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Ethnicity, Language, & Religion of Uzbekistan


Nearly 80% of Uzbekistan's population is ethnically Uzbek, which is a Turkic ethnicity that originated in the area of Central Asia. Uzbeks are most closely related to the other Turkic people of Central Asia, including the Kazakhs, Kyrgyzs, and Turkmen. There are small (less than 5% each) ethnic minorities in the country including Russians, Tajiks, and Kazakhs. The Russians primarily arrived during the Soviet era, while the Tajiks and Kazakhs often live near the borders with those countries as the Soviets created odd borders to intentionally divide ethnic groups in Central Asia.


Uzbek is the only official language of Uzbekistan as it is the native language of most ethnic Uzbeks. Uzbek is a Turkic language, which can be written in either the Latin or Cyrillic script. Uzbek has no major languages that are closely related, although numerous less popular languages are similar. More distantly, Kazakh, Turkish, Turkmen, Kyrgyz, Azerbaijani, and others related.

Most ethnic minorities speak a different language natively; among the smaller groups this is often times a closely related Turkish language, but the largest minority in the country are the native Russian speaker. Due to their Soviet past, it is often times Russian, not Uzbek that is the language of communication between ethnic groups and nearly everyone in the country has at least a basic understanding of Russian. English, French, and other major world languages are less commonly learned in Uzbekistan, although they are growing in popularity.


Nearly 90% of Uzbekistan's population is Muslim, primarily Sunni Muslim. The ethnic Uzbeks, Tajiks, and Kazakhs tend to practice Islam. Among the last 10% most are Russian Orthodox and most of the ethnic Russian population falls into this category.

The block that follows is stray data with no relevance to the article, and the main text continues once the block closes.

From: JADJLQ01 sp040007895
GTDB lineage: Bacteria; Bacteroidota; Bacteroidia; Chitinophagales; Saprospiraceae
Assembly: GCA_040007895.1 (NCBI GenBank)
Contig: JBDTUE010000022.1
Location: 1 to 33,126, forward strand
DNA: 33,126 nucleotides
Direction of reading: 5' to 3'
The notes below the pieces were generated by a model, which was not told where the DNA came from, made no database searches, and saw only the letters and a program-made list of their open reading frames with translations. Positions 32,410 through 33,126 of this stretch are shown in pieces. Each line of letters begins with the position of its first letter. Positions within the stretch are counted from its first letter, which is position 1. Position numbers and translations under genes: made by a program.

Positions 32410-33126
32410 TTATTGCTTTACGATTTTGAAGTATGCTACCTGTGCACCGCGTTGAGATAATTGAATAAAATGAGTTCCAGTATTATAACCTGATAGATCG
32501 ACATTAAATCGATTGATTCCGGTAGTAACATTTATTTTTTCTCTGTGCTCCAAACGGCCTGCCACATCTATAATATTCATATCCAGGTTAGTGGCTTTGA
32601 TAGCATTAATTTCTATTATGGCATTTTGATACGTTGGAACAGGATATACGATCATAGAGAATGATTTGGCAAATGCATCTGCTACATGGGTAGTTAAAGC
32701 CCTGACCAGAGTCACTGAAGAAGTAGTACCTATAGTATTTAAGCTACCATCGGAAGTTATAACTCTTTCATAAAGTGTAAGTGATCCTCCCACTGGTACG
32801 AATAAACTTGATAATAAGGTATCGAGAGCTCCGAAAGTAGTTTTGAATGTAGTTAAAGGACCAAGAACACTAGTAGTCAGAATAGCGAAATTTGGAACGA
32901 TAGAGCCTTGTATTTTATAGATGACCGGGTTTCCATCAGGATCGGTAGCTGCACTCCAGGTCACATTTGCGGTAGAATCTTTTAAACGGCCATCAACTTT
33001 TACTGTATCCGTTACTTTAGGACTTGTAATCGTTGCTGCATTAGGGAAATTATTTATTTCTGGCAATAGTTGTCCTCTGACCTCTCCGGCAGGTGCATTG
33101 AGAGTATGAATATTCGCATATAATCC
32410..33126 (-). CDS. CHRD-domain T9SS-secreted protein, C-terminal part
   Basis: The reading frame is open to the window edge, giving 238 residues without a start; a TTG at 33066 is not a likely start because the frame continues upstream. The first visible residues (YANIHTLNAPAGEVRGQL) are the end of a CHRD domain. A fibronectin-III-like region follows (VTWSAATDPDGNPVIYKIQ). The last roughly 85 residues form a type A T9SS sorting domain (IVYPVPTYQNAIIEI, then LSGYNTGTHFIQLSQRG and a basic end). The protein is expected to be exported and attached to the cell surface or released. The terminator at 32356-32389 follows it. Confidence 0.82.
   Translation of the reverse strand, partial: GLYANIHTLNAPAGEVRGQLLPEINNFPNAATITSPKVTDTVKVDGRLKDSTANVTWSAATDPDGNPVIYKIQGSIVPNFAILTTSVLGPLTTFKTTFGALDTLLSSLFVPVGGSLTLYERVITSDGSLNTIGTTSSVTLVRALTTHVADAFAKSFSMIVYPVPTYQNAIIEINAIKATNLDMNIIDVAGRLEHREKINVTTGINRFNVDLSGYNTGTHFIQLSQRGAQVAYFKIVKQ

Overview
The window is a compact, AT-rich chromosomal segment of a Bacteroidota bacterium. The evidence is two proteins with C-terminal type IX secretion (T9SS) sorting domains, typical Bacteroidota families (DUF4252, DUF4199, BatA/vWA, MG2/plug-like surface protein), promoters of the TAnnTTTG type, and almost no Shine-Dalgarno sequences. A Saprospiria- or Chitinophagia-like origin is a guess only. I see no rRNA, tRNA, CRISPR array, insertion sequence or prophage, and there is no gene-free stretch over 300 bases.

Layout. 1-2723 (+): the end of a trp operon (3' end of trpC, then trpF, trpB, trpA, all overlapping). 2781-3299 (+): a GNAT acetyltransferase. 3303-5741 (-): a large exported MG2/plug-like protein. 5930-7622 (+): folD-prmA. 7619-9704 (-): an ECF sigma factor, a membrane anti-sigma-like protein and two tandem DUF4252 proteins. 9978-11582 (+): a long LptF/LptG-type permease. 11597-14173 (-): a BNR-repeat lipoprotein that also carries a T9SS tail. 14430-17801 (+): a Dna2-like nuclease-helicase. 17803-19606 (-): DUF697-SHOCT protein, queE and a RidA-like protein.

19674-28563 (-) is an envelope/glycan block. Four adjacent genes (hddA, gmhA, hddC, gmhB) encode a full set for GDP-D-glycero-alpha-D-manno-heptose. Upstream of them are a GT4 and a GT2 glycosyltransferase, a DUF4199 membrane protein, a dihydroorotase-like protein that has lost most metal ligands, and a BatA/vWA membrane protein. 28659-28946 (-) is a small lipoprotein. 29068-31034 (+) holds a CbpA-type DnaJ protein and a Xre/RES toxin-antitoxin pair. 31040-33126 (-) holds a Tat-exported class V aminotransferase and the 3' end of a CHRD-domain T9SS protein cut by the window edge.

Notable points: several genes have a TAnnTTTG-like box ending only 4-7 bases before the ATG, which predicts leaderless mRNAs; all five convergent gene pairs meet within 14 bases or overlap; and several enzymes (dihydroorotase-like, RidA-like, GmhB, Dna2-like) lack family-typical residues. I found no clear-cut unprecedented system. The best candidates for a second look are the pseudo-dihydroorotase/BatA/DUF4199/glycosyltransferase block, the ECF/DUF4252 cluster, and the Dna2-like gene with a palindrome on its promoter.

Islam (the name of the religion, whose followers are called Muslims) is a monotheistic religion, whose holy book is called the Qur'an. The Qur'an is believed to be the word of God spoken through the prophet Muhammad from 609-632 CE (Common Era is preferred over AD (Anno Domini or "year of the Lord") since the Islamic world doesn't believe Jesus was the messiah). Islam believes Muhammad was the last prophet sent to earth by God, the last in a long line of prophets, which includes Moses, Abraham, and Jesus among others.

Muslims follow five pillars of their faith: testimony, prayer, alms-giving, fasting, and pilgrimage. These pillars, and other tenants of their faith, can give great structure to their lives as some foods, like pork, are forbidden and every Muslim is expected to pray five times a day. However, the level of participation in each of these pillars and to what degree Islam influences an individual's life varies from person to person and community to community. Generally speaking, Uzbekistan is fairly liberal in how they practice Islam.

Most Muslims are Sunni, which is the branch of Islam that closely follows the teachings of Muhammad and accepts Abu Bakr as the first Caliph (a ruler of an Islamic community); the Sunni Muslims are sometimes referred to Orthodox. Shia Muslims believe only God can chose who heads the Islamic community and believed it was Ali, Muhammad's son-in-law who was first chosen; Ali became the first Imam (according to Shia Muslims, this term only refers to the leaders of the faith, to Sunni Muslims Imam is often times used in reference to the prayer leader in mosques).

This page was last updated: May, 2014